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Monday, May 24, 2010

Adventures in T-Ball

As I mentioned a month or so ago, this is the Pirate's first year of T-Ball. He was initially very excited to be signed up for it and took great pride in showing off his new cleats.  We had a handful of practices that were a bit of a struggle for him (and  Mike, who is coaching.) His attention span isn't quite ready for an hour or so of paying attention, and we've really been struggling to get him to participate. The first game went ok and we were encouraged. The second game was a disaster of epic proportions.  Saturday we had our first day game and it was terrific. We praised and praised and praised him for doing the most basic of participating, and in the end he still said it was "too long" but the game went well and there was no daisy picking in the outfield.

We have five games remaining and I suspect it will still be a struggle to get him motivated for all of them but the season is blessedly short and I am optimistic. He's a little young yet for the stern "you signed up for this and you'll finish it!" speech (plus, I signed him up without really asking him!) I'm hoping that next year, after a year of Kindergarten under his belt, that things will be easier for him.

And one of the Bug chilling with his uncle Joel at the game, cause he's too cute to leave out.

What do you do to motivate your kids to do something they aren't thrilled to be doing? Something that SHOULD be fun for them? Does this change if your child is very young? The Pirate just turned 5 last month!  Do you stick it out or do you wait and try again next year?  Do you have a problem praising your child for something that every other kid is doing willingly in order to get them fired up?  (In general, I am not a huge fan of praise for the sake of praise, but it worked here.) Did you ever allow your kid to abandon something halfway?

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  1. I normally make them finish out the commitment. Except, with Boy Scouts, my son wasn't enjoying it and neither were we, so we pulled him out.

    With Mike being the coach though, you probably can't pull the Pirate out. Can you? Out here, you can't be a coach unless your kid is on the team.

    I think the Pirate might enjoy it more next year. Age is a factor for sure.

  2. We typically stick it out. We aren't dealing with the exact same thing as you, the game holds his attention, but we are dealing with extreme shyness. This wouldn't sound like a big issue, but The Boy would only try to get the ball away from people he knew. This makes for a hard soccer game. So, we praise the behavior that come hard to him even if it is a behavior that other kids do easily. It is a struggle for him, so we praise. We are all about teaching him to try his very best in all that he does. Will that mean that he wins all the time? Nope. But we don't focus on the winning, only his trying. We do call him on it, if we can tell he isn't trying his very best.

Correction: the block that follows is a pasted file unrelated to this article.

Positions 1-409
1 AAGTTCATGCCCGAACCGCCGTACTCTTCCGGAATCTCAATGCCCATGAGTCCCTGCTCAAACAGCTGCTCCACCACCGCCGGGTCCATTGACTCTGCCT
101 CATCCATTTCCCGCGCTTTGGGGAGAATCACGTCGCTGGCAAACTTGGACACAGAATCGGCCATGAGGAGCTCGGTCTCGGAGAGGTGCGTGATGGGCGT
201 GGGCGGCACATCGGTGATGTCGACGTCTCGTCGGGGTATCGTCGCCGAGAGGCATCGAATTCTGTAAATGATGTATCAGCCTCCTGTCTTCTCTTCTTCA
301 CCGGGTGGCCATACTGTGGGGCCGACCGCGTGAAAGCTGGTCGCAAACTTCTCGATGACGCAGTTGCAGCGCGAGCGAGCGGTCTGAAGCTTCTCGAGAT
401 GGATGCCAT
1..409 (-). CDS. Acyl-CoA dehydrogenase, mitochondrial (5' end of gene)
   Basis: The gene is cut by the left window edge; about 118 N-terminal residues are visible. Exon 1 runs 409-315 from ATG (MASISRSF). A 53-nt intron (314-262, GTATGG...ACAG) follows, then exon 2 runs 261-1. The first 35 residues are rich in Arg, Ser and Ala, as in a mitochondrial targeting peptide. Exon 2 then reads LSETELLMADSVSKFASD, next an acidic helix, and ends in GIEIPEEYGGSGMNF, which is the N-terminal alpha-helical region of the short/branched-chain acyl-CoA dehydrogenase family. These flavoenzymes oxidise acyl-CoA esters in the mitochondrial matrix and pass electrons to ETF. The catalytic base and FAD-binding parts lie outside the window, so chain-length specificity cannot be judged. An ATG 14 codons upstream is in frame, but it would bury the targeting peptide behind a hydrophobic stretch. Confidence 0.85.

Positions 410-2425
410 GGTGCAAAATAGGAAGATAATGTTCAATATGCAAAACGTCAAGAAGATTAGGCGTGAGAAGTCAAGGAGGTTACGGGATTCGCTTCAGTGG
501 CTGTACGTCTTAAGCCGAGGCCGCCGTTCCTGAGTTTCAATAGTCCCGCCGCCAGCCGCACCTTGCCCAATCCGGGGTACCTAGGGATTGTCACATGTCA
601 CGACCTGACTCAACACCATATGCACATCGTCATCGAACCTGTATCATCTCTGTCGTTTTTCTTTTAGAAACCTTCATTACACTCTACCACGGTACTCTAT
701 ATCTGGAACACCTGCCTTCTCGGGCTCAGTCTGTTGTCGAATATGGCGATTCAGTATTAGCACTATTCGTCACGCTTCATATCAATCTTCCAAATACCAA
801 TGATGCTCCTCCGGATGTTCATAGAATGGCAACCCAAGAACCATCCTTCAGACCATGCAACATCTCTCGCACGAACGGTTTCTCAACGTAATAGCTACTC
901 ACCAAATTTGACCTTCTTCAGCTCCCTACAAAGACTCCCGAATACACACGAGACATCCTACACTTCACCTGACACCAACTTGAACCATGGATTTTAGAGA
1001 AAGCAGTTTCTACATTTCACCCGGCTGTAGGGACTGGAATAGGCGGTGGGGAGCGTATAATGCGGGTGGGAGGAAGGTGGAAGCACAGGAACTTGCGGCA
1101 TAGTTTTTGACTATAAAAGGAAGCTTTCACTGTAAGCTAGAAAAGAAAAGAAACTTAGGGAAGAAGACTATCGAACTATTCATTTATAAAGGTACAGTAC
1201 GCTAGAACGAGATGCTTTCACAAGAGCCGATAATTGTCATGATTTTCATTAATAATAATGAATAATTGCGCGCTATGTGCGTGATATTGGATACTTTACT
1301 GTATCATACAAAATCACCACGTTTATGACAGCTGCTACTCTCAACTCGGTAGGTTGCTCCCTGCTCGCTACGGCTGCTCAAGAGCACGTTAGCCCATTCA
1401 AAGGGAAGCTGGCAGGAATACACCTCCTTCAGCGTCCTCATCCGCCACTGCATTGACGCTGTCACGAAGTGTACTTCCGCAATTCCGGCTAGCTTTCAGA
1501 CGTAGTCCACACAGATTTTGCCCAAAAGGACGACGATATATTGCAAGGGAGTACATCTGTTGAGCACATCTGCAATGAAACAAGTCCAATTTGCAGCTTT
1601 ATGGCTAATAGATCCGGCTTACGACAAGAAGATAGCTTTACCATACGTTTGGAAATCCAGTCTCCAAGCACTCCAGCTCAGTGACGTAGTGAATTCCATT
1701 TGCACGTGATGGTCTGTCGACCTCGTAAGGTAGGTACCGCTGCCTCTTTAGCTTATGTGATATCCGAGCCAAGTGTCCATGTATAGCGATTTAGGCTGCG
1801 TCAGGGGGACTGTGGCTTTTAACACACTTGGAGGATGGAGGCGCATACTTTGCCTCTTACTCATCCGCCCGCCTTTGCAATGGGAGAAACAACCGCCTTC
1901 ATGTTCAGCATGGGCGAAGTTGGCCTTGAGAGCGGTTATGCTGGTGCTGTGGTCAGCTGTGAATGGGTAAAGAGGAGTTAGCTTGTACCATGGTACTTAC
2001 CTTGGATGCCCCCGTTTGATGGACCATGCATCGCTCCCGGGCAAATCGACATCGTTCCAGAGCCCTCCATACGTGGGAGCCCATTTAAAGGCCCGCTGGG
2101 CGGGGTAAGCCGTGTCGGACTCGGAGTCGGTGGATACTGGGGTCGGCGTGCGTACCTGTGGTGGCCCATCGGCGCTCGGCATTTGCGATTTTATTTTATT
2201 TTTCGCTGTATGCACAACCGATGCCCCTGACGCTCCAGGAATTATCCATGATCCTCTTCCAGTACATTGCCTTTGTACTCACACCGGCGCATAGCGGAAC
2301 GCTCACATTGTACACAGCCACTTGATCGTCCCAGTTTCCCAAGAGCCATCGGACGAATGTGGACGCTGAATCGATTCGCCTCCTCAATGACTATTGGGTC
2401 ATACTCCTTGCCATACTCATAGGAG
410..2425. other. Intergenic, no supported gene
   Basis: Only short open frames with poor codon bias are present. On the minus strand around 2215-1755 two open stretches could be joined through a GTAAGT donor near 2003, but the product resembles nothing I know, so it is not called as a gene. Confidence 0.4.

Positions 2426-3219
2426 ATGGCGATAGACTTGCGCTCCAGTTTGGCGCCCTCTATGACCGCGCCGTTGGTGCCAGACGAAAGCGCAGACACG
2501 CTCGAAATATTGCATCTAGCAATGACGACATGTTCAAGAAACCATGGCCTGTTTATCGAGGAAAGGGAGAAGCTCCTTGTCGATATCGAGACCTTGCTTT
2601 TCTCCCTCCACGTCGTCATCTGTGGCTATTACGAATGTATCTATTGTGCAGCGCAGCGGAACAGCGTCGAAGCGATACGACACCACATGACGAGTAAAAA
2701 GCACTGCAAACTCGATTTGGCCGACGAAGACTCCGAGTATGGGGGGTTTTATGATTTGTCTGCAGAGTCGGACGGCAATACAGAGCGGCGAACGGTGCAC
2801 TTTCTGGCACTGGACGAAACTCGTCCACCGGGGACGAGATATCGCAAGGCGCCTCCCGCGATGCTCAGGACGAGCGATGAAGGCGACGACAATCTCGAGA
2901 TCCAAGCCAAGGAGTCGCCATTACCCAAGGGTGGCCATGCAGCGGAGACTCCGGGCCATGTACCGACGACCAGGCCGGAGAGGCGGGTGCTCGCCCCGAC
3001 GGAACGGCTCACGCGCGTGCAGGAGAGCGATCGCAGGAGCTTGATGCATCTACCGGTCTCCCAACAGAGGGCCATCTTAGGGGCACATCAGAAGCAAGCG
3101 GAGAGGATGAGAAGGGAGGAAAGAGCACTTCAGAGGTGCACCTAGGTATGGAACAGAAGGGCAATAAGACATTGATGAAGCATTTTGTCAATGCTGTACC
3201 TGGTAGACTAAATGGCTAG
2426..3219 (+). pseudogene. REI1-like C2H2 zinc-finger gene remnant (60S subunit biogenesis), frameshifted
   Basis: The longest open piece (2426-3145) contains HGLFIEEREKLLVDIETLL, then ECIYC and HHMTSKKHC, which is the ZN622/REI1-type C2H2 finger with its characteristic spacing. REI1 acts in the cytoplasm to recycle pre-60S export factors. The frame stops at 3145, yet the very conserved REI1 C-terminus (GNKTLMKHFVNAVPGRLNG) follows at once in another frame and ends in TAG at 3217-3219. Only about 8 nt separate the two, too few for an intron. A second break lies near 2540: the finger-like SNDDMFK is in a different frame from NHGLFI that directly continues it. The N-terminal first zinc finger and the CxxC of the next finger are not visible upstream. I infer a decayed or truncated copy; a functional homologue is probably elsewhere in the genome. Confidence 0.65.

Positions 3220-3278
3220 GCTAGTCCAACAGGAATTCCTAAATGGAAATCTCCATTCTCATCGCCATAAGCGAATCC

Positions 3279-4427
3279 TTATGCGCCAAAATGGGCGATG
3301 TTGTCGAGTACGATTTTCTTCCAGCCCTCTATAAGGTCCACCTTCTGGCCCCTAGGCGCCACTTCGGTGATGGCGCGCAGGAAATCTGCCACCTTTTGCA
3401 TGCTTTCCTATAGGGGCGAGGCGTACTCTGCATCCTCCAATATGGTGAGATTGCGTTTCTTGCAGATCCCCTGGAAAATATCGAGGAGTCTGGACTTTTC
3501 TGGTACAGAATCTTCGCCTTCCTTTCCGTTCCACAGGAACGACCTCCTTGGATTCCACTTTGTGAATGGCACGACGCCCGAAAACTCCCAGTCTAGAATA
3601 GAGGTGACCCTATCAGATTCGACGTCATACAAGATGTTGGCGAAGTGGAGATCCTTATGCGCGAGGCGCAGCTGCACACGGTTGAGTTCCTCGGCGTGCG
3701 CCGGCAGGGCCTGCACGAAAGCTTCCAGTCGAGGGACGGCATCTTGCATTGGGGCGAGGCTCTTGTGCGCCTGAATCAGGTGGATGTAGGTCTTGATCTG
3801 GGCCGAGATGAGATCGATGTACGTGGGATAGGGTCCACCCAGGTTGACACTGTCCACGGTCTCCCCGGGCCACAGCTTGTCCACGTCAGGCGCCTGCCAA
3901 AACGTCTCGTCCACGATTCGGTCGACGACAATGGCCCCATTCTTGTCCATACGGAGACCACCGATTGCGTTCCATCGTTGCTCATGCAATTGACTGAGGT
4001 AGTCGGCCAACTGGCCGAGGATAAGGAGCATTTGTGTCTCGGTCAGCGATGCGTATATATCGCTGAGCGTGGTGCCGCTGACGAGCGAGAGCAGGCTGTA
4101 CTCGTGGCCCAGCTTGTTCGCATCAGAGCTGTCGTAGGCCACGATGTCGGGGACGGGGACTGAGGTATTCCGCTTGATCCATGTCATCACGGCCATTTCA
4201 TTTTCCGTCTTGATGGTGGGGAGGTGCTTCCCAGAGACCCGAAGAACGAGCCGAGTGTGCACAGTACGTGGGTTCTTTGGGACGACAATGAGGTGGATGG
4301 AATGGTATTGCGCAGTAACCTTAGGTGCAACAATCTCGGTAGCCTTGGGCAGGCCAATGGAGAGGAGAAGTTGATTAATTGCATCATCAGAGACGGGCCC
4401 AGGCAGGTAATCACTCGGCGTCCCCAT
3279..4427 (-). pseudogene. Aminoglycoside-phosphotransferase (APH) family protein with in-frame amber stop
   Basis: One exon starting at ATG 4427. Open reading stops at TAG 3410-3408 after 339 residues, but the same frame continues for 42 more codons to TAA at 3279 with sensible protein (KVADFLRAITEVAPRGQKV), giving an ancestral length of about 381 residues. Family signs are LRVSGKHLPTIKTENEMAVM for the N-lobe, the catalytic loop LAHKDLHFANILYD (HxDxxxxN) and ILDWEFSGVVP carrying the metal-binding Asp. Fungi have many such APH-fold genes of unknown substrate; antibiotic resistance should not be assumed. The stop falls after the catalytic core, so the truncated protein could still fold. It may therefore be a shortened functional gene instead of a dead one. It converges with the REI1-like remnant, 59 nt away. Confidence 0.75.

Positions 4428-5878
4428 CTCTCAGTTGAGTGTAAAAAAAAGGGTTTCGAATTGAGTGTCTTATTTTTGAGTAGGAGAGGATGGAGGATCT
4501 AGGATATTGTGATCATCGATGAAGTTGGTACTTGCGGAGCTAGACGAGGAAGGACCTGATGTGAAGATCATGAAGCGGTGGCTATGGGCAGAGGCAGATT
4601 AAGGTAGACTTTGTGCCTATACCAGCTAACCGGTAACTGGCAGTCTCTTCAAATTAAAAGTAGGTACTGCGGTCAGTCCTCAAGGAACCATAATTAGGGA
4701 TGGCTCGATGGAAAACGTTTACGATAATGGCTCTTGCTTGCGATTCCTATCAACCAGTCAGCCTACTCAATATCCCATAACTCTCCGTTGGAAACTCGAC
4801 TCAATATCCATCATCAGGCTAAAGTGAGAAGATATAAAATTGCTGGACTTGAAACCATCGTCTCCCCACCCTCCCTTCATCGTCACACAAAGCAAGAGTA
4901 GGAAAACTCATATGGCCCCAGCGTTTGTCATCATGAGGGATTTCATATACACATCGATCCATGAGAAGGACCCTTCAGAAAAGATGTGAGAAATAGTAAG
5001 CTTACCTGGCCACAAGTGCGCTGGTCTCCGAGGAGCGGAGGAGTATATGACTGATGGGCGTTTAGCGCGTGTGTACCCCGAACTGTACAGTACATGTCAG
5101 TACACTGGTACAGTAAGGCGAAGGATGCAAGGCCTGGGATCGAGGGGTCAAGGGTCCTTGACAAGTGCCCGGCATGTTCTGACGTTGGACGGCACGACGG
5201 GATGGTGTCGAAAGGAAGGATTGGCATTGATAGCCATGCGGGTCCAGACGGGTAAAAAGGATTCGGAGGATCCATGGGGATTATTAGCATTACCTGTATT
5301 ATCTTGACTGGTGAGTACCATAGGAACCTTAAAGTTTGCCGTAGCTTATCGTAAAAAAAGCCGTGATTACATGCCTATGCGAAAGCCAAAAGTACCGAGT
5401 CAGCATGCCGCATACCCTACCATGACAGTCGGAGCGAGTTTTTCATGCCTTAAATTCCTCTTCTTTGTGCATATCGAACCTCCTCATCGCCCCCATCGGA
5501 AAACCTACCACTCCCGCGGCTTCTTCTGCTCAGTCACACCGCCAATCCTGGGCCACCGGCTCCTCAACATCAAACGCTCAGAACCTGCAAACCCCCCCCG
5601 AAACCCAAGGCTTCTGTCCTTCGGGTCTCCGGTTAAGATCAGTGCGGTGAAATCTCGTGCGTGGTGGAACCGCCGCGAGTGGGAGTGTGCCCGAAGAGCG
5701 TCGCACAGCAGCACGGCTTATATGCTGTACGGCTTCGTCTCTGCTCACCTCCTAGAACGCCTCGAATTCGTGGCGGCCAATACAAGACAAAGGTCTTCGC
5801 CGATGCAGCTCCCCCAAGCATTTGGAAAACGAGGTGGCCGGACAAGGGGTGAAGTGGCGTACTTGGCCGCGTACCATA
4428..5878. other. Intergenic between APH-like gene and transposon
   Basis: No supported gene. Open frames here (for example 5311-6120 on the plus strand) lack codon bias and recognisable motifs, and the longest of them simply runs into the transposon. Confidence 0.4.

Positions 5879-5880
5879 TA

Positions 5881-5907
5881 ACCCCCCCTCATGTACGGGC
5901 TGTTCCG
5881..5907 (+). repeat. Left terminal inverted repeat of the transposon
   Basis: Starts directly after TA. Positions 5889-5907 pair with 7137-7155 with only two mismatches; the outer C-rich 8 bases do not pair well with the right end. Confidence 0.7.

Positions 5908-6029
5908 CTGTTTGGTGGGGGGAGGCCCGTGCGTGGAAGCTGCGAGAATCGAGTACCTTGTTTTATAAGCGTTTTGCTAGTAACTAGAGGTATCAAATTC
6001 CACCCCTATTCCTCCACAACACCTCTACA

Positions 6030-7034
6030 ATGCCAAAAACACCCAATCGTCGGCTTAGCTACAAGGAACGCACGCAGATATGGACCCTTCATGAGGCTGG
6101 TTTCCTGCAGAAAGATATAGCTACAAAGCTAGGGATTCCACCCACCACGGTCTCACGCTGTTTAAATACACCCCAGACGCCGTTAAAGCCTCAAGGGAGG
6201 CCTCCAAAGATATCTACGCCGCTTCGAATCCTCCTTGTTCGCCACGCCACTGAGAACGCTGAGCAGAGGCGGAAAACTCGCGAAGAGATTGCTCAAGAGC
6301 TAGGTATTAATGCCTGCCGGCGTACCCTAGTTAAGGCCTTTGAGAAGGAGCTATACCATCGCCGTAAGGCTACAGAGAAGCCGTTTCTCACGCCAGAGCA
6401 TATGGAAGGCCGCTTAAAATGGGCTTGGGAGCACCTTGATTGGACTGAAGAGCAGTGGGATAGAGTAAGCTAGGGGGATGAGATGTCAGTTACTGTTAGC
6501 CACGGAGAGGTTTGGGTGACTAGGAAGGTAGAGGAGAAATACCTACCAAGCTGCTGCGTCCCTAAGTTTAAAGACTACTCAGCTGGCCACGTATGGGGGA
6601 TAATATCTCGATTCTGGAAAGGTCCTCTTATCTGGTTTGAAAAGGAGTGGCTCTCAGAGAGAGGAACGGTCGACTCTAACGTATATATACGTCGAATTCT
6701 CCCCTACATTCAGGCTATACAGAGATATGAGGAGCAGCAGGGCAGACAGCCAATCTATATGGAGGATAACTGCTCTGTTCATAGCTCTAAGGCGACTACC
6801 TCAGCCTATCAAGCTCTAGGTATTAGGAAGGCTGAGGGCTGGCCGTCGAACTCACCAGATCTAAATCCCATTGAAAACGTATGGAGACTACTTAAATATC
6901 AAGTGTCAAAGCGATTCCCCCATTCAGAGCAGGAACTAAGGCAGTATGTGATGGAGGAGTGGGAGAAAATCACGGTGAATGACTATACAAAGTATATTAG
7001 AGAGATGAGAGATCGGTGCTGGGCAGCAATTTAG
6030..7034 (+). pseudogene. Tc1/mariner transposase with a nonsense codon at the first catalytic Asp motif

3. We normally insist they finish out the season. Your post makes me think back to peaceful girl's first (and only year) of playing soccer. She danced and showed her belly off numerous times and spent a lot of time just drifting off into space while others played the game around her!! Still makes me laugh!! Luckily, she was never wacked with the ball as she floated around the field.

  4. We have never made Caden do anything like sports or play the piano.

    If he wanted to play softball (as a kid) he couldn't quit in the middle of it. He took Karate for years and was very good but then we moved. Then he didn't want to start it again and that was okay.

    Pirate is kinda small so praise is good at this point. LOL!

  5. My advice is to watch the Pirate very closely. Does he start a battle when time to go? Do the other kids tease him? At this age, I'm sure many of the other kids aren't paying attention, either. This is normal. As you said, at age 5 an hour game is too long.

    If Pirate is completely miserable, please don't force him to play. Maybe this year he could just watch. Please be kind and encouraging without scolding (which it sounds like you aren't doing).

    Sorry, but I don't think his dad should be his coach, either.

    The other thing is not all children consider sports fun and that can be real problem when one or both parents are very athletic and/or competitive. (Same as musical parents forcing a tone deaf uninterested child to learn music.)

    My personal opinion - for what it is worth - is that we force competitive behavior and structure on our children at way too young of an age. We have forgotten that they just need to be children. They can learn responsibility by taking out the trash or feeding a pet or picking up their toys or just by learning to play with other children.

    Aren't you sorry you asked?

  6. When my oldest was 5 we signed him up for his first soccer season. They made the kids play positions that first season and my little ADD kid got so bored that after 5 minutes he took himself out of the game and said he was done. The only way to get him back in was to threaten to take his shin guards back. He loved them and went right back in. The next season they went to 3 on 3 for soccer and the kids all got to run like crazy. The trick is to find the sport they like--his turned out to be swimming.

  7. That's a tough one since you signed him up, but we always made our son stick it out. Of course, he was late with t-ball because we lived in France when kids typically play it.

    Maybe he needs a game that has a little more action.


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